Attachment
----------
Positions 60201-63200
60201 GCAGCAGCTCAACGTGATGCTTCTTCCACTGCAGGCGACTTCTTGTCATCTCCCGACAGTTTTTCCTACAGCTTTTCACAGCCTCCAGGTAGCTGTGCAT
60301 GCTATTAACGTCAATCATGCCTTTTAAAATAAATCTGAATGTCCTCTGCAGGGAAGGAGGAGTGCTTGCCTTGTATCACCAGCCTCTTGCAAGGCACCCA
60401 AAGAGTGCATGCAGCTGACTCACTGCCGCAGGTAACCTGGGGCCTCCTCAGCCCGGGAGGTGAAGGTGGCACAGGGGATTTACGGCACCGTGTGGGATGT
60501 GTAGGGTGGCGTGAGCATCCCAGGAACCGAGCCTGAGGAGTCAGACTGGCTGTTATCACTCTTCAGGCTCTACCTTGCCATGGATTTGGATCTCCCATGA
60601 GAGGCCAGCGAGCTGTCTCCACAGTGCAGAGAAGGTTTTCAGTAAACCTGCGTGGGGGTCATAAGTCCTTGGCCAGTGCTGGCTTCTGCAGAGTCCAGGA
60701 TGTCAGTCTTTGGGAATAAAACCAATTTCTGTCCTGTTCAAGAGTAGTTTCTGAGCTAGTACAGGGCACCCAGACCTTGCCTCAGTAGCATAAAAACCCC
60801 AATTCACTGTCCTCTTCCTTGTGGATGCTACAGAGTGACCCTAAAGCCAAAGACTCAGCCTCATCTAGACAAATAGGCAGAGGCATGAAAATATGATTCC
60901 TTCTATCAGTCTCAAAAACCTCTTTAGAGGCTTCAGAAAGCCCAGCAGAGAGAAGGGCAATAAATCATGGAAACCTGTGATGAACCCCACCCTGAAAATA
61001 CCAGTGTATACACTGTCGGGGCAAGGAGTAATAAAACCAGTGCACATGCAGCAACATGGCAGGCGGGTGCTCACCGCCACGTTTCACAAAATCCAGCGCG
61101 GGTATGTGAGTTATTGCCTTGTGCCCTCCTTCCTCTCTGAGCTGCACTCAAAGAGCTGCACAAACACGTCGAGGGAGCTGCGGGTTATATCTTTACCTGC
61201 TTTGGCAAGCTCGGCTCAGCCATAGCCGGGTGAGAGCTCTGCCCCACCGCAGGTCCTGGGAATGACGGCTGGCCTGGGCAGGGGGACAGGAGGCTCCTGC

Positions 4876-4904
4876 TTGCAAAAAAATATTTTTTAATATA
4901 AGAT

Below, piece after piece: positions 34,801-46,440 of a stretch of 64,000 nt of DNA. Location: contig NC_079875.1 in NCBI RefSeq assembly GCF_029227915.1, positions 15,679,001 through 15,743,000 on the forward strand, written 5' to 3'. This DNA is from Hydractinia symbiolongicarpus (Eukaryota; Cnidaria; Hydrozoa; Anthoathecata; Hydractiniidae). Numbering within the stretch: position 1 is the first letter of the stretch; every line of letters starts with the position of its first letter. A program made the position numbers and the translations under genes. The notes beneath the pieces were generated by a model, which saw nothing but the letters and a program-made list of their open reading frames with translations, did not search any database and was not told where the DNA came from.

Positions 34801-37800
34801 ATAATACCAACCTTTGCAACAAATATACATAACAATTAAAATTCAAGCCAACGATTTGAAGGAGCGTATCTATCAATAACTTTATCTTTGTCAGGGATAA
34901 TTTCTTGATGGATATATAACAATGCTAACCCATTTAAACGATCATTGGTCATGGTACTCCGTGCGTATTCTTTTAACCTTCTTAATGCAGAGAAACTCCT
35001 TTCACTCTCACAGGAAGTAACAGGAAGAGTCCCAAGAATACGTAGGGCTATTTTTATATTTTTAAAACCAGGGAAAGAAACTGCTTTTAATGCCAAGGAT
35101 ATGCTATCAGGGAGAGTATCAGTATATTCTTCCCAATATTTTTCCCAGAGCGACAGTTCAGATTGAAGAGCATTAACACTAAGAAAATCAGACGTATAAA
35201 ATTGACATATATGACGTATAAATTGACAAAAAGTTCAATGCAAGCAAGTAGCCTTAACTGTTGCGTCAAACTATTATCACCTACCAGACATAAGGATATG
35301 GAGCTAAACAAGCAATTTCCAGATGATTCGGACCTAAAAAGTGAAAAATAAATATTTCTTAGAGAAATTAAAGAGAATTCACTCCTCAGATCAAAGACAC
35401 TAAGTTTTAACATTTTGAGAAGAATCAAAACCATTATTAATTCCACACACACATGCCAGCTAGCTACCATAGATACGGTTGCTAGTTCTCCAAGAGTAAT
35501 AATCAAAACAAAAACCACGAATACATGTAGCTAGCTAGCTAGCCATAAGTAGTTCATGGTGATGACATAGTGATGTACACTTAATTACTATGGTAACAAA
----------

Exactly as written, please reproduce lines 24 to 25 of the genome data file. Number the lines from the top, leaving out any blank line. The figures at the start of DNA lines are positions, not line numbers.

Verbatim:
35401 TAAGTTTTAACATTTTGAGAAGAATCAAAACCATTATTAATTCCACACACACATGCCAGCTAGCTACCATAGATACGGTTGCTAGTTCTCCAAGAGTAAT
35501 AATCAAAACAAAAACCACGAATACATGTAGCTAGCTAGCTAGCCATAAGTAGTTCATGGTGATGACATAGTGATGTACACTTAATTACTATGGTAACAAA